In 2021, 50 contemporary art curators, researchers, and museum professionals from 32 different countries were awarded support to attend the CIMAM 2021 Annual Conference, in-person and online.
For the first time, and thanks to the generous support of The Getty Foundation who sponsored the virtual platform, 27 grantees attended the conference online, while 23 attended onsite.
Launched in 2005, CIMAM’s Travel Grant Program is designed to foster cooperation and cultural exchange between contemporary art curators and museum directors in emerging and developing economies and their counterparts in other regions of the world.
Mira Asriningtyas' Conference Report
In 2017 I started a biennale site-specific art project titled "900mdpl" in Kaliurang, a resort village under Mt.Merapi, one of the most active volcanoes in Indonesia. As a continuation of the project and the effort to build a growing archive of the village and the people, together we built a prototype of the community museum "MUKKA" (Museum Komunitas Kaliurang) or also known as "The Transient Museum of a Thousand Conversation". At this particular moment, I am looking into ways to create a more environmentally responsible form of the transient museum and a more ecological way to produce the 3rd edition of "900mdpl" and its international residency platform. Through CIMAM, I wish to be connected with like-minded museum practitioners and learn from each other. The grant provided by the Getty Foundation made it possible for me not only to join (online) the CIMAM 2021 Annual Conference "Under Pressure: Museum in Times of Xenophobia and Climate Change" but also to become a member of CIMAM. It is reassuring to be part of a community like CIMAM while being part of the collective movement even without proximity. I am grateful for the opportunity.
The conference is also triggered me to think of the state of mobility/immobility that we are in at the moment. The pandemic triggered the idea of almost sculptural immobility, and it felt as if we were cursed and where we last stood was set in stone. For a short moment, it felt as if immobility would be our collective reality for the next few years. At the same time, it was a much-needed break for the earth to heal while our carbon footprints were reduced significantly. It also leads to some crucial projects around site-specificity, situated knowledge, ecological wisdom that is deeply rooted in one's context-- an increasing trend to focus on the struggle that is personally close to us and things that are happening around us.
On the other hand, it is easy to fall into the trap of regionalism. The pandemic and immobility trigger fear-induced sentiments, discrimination, and nationalistic tendencies in this increasingly divisive and divided world. It is now more than ever to be engaged in reflectivity, solidarity, and cross-continental dialogues that go deeper than identity and geography.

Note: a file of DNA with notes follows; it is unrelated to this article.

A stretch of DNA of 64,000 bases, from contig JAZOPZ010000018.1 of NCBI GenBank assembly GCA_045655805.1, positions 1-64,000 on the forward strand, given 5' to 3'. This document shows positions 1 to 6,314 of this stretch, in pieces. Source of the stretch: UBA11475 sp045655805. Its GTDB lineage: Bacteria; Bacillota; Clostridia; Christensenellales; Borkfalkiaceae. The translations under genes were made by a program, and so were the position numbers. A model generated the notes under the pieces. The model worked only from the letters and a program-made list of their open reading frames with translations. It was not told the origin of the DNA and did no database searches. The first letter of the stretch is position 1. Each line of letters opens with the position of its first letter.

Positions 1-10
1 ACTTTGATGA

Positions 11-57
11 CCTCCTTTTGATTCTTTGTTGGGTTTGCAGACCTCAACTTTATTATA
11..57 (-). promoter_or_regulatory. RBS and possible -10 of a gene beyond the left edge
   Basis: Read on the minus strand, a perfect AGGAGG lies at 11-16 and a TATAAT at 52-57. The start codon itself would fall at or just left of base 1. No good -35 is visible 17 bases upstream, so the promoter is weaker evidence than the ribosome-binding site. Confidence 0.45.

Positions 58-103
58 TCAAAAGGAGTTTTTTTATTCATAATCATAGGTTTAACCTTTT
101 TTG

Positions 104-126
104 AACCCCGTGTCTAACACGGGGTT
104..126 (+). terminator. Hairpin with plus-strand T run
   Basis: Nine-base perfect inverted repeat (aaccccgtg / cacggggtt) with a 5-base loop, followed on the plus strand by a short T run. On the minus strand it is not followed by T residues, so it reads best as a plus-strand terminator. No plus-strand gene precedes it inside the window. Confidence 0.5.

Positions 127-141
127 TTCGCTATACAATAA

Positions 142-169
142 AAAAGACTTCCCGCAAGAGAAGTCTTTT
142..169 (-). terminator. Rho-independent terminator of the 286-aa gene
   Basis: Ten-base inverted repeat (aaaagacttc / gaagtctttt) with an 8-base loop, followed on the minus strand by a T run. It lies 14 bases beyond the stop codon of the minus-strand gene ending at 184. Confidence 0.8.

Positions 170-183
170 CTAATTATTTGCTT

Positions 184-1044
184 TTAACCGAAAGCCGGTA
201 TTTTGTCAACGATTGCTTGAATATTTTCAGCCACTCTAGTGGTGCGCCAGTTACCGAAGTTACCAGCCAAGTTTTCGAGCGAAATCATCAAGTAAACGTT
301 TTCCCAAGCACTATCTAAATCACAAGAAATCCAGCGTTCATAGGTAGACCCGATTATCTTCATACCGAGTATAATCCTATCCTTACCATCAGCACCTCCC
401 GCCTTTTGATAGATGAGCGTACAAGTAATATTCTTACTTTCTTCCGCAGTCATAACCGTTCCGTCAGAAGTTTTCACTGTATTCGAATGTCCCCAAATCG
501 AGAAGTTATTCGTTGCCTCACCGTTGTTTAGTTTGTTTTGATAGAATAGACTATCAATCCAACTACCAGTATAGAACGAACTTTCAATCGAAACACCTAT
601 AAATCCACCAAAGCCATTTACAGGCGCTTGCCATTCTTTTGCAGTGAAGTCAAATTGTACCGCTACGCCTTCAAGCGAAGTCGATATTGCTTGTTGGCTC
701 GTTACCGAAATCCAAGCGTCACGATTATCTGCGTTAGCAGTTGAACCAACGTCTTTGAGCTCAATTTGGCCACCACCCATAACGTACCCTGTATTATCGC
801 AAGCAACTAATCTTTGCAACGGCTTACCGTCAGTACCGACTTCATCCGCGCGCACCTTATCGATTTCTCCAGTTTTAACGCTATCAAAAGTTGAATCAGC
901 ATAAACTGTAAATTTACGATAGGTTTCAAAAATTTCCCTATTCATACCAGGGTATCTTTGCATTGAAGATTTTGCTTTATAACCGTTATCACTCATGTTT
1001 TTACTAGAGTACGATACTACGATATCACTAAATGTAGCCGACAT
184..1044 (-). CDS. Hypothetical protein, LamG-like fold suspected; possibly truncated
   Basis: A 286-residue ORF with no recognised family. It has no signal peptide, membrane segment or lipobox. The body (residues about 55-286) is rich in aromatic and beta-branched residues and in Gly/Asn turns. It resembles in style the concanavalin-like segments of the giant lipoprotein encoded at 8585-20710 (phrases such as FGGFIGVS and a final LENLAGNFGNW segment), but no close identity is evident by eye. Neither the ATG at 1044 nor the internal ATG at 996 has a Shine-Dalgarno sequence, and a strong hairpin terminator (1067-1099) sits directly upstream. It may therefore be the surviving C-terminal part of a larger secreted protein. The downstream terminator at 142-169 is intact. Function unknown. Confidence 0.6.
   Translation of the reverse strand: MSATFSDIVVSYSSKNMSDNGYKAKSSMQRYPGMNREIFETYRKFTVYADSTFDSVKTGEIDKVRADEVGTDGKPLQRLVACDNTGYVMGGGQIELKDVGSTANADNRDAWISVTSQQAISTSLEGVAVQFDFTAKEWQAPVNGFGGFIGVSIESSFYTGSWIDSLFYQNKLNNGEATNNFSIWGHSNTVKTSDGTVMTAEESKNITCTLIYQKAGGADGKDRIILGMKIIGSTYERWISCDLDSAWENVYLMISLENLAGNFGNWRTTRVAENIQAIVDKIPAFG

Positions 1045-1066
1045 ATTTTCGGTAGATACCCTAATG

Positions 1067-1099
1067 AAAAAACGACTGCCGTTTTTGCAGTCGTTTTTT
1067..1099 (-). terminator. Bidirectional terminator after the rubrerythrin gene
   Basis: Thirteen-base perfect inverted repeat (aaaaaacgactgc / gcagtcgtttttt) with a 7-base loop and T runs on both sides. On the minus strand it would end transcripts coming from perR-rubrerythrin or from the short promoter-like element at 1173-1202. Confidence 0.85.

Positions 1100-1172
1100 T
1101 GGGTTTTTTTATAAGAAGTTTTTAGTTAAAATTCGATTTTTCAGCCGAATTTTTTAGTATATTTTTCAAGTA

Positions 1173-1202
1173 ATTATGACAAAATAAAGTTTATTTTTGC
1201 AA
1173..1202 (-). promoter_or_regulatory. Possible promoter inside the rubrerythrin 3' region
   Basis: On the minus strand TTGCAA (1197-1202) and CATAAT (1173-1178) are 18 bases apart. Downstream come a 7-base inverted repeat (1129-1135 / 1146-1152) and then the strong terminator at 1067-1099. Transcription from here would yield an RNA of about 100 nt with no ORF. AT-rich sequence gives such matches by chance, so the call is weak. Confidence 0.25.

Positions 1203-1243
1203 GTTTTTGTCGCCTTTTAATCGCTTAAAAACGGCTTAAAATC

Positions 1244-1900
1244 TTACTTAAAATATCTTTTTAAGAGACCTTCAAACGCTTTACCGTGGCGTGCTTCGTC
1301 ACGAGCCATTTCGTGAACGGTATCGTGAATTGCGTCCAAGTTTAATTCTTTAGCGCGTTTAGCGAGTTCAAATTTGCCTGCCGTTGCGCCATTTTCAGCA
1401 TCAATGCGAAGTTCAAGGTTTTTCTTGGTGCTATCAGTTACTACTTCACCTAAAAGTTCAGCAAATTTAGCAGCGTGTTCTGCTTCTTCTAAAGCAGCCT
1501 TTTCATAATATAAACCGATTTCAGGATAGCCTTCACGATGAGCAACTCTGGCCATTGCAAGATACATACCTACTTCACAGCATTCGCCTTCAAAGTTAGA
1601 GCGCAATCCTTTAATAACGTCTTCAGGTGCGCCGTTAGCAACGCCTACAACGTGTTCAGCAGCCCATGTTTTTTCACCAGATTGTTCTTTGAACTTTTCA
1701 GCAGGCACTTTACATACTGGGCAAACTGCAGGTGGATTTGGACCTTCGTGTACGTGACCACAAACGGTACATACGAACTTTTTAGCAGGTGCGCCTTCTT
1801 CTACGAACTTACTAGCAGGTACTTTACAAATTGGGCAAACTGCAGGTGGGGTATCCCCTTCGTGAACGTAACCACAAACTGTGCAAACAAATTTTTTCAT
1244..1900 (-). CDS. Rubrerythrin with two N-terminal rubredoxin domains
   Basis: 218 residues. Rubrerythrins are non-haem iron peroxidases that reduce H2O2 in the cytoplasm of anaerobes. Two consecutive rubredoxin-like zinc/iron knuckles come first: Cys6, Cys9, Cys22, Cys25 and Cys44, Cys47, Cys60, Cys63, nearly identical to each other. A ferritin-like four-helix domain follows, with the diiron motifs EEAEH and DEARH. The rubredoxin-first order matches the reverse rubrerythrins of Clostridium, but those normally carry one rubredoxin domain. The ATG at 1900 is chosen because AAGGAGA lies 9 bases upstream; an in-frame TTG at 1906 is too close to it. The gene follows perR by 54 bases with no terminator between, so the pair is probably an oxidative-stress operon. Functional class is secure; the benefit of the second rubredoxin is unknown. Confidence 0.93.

Such spirits of solidarity, reflectivity, and dialogue were present and humming during the three days of the conference. I believe that this feeling must be felt stronger by those lucky enough to join the conference on-site. It is important to come together physically in one place, learn about the host city's context, and once again share the intimacy and the simple pleasure of having in-between coffee sessions with old and new friends. Mami Kataoka reminded us of the importance of de-pressure, especially during times of crisis: to relieve pressure, resist the temptation to postpone joy, and take care of ourselves.
From the conference, the opening keynote by Dipesh Chakrabarty was incredibly moving. He also reminded us of the urgency of climate emergency and how the word 'Times' as written in the conference title shall always be in the plural because they are not the same time. Time of the climate emergency is a planetary time, and planetary is about connectedness between the human and the non-human. There was an exciting question specifically addressed to T.J.Demos about what it means to keep talking about the issue of climate emergency? He said it is crucial to do more than talking, but talking can be seen as a form of collective education, and it is essential to engage in a collaborative conversation that will later lead to something else. This process of anticipatory learning for the future of socio-political and spatial justice is a continuous process. Although invisible and immaterial, we might build something together in the future that emerged out of the conversation, arguments, contradictions, and constant effort to remake the